Minor anachronisms in the props; the play mostly seemed set in the 50's - ish but then why are they using a cordless phone? It's stupid but it really stood out and became a little distracting.

The penultimate scene, Blanche is descending a serious spiral of delusion, emotionally and physically. She's a make-up smeared, drunken mess laying on the floor when Stanley comes in and this, this is the moment he decides it's time to put an end to the "tension" between them? When Stanley rapes Blanche it is an act of dominance of bringing her down to his level, or more a confirmation that she was already at his level. The sodden mess he finds on the floor is most pathetic and hardly a challenge to his vanity or manhood.

I think the performance just lacked chemistry. Each actor did a good job but the performance never seemed to gel. The passion between Stanley and Stella, eh; the sexual tension between Stanley and Blanche, non-existent. I wonder if the rotating of the stage (it was relatively slow when they were in scenes) somehow made it harder for the actors to connect on stage. I can see it being disconcerting.

So this show falls into the "fine" category; it did not offend but neither did it excel. Never the less, still a huge fan of what Nation Theater is doing and I think my 2015 resolution is going to have to be a trip to the West End. I think it's time I see some of these NT Live performances, live.

 

 

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Elmer Gantry #42

elmergantry01The theme at Signature Theater last month appeared to be people who love each other but are still capable of exploiting their lover for their own personal benefit. You have the wonderful "Sex with Strangers" which explores the perils of modern day love, lust, publishing and the cyber age and "Elmer Gantry" which explores lust, love, faith and salesmanship in the prohibition era. One was more successful than the other. Not to say this was a bad show, but it is obviously a work in progress. It is not, as I had first thought, a revival of the original Broadway show "Gantry"  (which closed on opening night) but a new version that has been bouncing around the regional theaters for several years.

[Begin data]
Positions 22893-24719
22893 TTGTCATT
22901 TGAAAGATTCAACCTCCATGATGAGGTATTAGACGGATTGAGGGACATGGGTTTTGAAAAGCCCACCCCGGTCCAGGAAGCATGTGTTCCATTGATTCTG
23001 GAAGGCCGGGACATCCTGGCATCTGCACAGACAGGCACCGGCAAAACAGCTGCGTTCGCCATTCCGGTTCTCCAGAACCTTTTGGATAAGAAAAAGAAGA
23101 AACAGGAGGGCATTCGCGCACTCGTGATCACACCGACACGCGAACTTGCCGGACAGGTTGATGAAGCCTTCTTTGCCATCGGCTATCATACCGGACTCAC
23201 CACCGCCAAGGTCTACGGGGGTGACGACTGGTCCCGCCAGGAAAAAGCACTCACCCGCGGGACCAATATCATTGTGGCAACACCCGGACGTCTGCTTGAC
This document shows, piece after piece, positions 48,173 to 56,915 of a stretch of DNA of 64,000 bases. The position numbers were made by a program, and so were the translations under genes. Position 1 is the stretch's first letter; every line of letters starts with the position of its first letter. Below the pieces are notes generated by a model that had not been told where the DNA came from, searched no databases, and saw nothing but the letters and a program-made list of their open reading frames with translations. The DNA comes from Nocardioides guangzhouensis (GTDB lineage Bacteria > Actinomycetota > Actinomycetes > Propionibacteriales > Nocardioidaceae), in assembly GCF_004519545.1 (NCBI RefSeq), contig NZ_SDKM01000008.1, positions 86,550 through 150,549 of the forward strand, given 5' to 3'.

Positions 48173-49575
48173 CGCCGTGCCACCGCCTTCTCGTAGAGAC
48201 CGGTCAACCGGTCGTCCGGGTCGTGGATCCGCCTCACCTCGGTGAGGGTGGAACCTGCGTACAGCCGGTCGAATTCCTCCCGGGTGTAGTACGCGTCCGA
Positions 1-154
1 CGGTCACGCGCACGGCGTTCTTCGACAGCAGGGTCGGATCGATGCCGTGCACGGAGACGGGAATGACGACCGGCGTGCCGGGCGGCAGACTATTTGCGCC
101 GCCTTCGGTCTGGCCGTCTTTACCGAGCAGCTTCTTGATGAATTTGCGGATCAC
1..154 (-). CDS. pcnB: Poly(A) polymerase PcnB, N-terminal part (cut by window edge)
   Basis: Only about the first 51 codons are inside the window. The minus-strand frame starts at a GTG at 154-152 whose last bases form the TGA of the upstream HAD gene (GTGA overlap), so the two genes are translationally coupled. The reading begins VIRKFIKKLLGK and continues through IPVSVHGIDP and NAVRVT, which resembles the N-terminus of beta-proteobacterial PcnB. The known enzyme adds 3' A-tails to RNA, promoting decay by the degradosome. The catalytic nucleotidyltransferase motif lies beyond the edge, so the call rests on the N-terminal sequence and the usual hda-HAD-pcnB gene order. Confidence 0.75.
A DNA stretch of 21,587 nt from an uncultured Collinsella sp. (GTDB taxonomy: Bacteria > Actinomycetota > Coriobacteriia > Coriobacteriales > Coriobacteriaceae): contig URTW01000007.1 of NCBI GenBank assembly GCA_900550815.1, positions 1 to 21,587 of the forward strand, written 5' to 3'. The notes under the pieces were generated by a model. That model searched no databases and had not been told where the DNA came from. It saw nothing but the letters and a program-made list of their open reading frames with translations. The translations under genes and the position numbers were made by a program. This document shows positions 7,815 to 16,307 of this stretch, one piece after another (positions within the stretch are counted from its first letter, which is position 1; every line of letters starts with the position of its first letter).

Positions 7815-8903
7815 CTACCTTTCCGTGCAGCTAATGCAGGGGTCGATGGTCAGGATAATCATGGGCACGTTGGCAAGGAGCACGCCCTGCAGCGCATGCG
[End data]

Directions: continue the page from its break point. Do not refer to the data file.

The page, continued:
The baselmergantry02is of the musical is Sinclair Lewis's 1927 novel of the same name and follows the exploits of a down on his luck salesman of, shall we say 'loose,' moral character. He is having little luck selling his wares and finds a much more appealing product to peddle in the beautiful, self determined Evangelist Sister Sharon Falconer and her traveling tent revival troupe. Gantry, taken by the sisters beauty and light that passed through her white dress if you sitting to the left of the pulpit, decides to insert himself into the revival troupe and help them sell God to the masses, for a cut of the gross receipts of course. Our Sister Falconer, knowing you can't spread the gospel if you can't get them into the tent, agrees to bring him aboard. Gantry, with seeming free reign, proceeds to rework their acts to be more "commercial" and inserts himself into the service as a repentant sinner who wandered off the path but has found salvation in the oratory of Sister Falconer. Hallelujah! The act works and pretty soon they're sad little revival tour is the the hot ticket coming to a small town near you. As the tour progresses so does Gantry's efforts to seduce the seemingly virtuous (yes, I said seemingly) Sister Sharon. She hints pretty early on that she is not all that she seems, she is no less ambitious that Gantry but the nature of her ambition is quite different and in the long run much more dangerous. Gantry's ambition for money and easy sex are simple compared to Sister Sharon's ambition for validation and recognition. It's apparent that Gantry misreads the Sister from the beginning and when he final succeeds in seducing her, or more like when allows him to seduce her, he assumes they are cut from the same cloth and thinks he's found a soul mate.